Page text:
Submitted: September 26, 2019
from United States District Court for the Eastern District of
Missouri - St. Louis
SMITH, Chief Judge, WOLLMAN and ERICKSON, Circuit Judges.
Erickson, Circuit Judge
March 16, 2016, Christopher Lee, who was on supervised
release for a 2006 conviction for bank fraud, was charged
with new counts of bank fraud and aggravated identity theft.
The judge assigned to the revocation proceedings
("revocation judge") indicated the revocation
sentence should run concurrent to any sentence imposed on the
new charges. The judge assigned to the case pertaining to the
new charges ("sentencing judge") ordered the
sentences to run consecutive.
filed a 28 U.S.C. § 2241 habeas petition seeking a
declaration from the revocation judge that the sentences must
run concurrently. Because there was no federal subject-matter
jurisdiction to decide Lee's § 2241 petition, we
vacate the order on appeal and dismiss.
Lee pled guilty to several counts of bank fraud and
aggravated identity theft in 2006. Lee was sentenced to 118
months' imprisonment to be followed by 5 years of
supervised release. During his period of supervised release,
in 2016, Lee admitted to new counts of bank fraud and
aggravated identity theft.
term of supervised release was revoked, and he was sentenced
to 35 months' imprisonment. The revocation judge stated
that this sentence "shall run concurrently to the
sentence imposed [for the new counts]." But after Lee
pled guilty to the new charges, the sentencing judge imposed
a term of 57 months' imprisonment to "run
consecutive to the sentence imposed [in the revocation
proceeding]." Confronted with these facially
inconsistent orders the Bureau of Prisons ("BoP")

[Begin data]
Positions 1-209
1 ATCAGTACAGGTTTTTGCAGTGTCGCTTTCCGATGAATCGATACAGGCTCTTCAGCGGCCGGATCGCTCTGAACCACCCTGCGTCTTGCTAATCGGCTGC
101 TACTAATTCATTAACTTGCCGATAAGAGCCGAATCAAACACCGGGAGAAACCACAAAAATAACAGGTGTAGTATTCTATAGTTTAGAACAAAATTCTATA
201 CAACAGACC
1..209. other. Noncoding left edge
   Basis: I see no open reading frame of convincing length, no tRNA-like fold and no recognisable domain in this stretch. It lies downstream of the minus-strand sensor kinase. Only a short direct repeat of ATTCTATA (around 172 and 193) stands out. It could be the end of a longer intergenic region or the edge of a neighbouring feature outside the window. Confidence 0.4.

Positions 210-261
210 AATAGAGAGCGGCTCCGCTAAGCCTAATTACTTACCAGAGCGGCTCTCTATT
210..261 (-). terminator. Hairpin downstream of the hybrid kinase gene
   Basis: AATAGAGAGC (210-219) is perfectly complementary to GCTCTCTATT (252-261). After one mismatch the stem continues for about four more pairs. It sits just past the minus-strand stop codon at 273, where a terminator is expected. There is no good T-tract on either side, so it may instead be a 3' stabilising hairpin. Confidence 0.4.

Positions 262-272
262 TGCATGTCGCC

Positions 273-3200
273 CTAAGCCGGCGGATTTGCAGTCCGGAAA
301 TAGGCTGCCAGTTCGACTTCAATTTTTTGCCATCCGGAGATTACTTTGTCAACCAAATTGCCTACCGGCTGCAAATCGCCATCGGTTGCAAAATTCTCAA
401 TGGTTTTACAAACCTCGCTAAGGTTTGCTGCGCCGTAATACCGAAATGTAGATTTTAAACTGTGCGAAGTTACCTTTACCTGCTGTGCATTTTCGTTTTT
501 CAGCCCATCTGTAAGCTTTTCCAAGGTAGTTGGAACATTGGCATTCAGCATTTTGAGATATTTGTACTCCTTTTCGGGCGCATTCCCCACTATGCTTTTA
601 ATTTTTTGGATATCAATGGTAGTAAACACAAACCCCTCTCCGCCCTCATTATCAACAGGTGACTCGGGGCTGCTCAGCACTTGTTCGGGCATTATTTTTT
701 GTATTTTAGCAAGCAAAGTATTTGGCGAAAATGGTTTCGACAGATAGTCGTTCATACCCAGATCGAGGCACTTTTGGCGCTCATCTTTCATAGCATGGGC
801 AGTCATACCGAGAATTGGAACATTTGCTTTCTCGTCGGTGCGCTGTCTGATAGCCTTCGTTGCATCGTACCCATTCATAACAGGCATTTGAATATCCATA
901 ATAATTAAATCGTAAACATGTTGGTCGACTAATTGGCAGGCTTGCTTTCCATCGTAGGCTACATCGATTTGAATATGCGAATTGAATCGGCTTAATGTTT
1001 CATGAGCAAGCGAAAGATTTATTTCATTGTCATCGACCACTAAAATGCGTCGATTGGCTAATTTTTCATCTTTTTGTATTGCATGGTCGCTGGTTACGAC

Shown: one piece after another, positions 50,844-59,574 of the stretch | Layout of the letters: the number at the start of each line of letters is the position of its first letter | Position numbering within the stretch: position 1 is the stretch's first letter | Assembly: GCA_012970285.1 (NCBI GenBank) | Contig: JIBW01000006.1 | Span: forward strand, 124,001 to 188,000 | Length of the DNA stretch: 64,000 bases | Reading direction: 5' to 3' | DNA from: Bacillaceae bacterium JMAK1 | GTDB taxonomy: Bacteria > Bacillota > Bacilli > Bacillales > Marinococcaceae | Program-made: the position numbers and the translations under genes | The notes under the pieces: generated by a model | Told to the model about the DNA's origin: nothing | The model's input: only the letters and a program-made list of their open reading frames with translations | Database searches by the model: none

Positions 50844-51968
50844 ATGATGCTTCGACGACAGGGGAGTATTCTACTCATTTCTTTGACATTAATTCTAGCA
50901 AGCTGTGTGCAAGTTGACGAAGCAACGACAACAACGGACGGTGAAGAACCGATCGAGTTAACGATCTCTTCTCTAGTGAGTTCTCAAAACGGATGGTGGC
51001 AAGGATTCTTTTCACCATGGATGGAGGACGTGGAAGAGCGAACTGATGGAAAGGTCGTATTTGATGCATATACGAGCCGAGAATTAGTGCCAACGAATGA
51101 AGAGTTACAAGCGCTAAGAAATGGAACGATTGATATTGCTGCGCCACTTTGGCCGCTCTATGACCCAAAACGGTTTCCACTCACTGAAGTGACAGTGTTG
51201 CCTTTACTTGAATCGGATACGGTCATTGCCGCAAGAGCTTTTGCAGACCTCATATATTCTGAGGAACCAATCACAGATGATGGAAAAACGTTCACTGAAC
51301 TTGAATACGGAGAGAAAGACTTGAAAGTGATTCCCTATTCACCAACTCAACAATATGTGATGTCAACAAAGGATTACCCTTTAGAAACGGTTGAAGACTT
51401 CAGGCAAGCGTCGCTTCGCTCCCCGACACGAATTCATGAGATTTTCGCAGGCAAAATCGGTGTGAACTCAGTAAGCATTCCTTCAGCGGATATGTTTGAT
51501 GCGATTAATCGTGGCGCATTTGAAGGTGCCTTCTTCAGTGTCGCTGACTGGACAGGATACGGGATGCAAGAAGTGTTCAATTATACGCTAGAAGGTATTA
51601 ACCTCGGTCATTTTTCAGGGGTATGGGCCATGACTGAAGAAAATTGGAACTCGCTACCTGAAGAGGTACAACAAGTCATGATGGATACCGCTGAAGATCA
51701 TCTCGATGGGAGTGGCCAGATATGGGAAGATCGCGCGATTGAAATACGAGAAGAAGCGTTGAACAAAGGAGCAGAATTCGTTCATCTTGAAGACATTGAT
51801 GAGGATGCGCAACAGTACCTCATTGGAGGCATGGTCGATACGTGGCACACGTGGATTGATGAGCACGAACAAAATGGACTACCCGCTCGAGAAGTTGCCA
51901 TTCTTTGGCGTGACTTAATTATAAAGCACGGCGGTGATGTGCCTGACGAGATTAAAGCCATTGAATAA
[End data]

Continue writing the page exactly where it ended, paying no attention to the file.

calculated the sentences consecutively, requiring Lee to
serve 92 months in custody rather than 57 months.
initially filed a petition under 28 U.S.C. § 2255 in the
revocation case, seeking as relief that the sentence be
vacated and then reimposed so that it would be the
later-imposed sentence and therefore, presumably, require the
BoP to execute the sentences concurrently. The judge
dismissed the petition without prejudice because it was not
filed on the appropriate form. Rather than refile on the
approved form, Lee took his grievance to the BoP, where he
argued that the BoP had erred when it calculated his time to
run consecutively. Lee pursued this claim though the entire
administrative process only to be told at every stage that
the 92 months had been properly calculated.
failed in his endeavor to persuade the BoP, Lee filed a 28
U.S.C. § 2241 petition in the United States District
Court for the Western District of Missouri, where he was
incarcerated, rather than in the Eastern District of Missouri
where both the sentences had been imposed. The Western
District converted his § 2241 petition into one under
§ 2255 and then transferred the action to the Eastern
District, where it was assigned to the revocation judge.
first order by the revocation judge denied Lee's request
to send the case back to the Western District, but granted
his request that his petition be considered pursuant to
§ 2241. In the second order, the revocation judge denied
the petition, reasoning that the BoP's interpretation of
the sentences was reasonable. Lee appeals.
issue of whether one federal sentence may be ordered to be
consecutive or concurrent to an anticipated federal sentence
was raised in a recent Eighth Circuit case, but was
unnecessary to its disposition and so left unresolved.
United States v. Watson, 883 F.3d 1033, 1037 (8th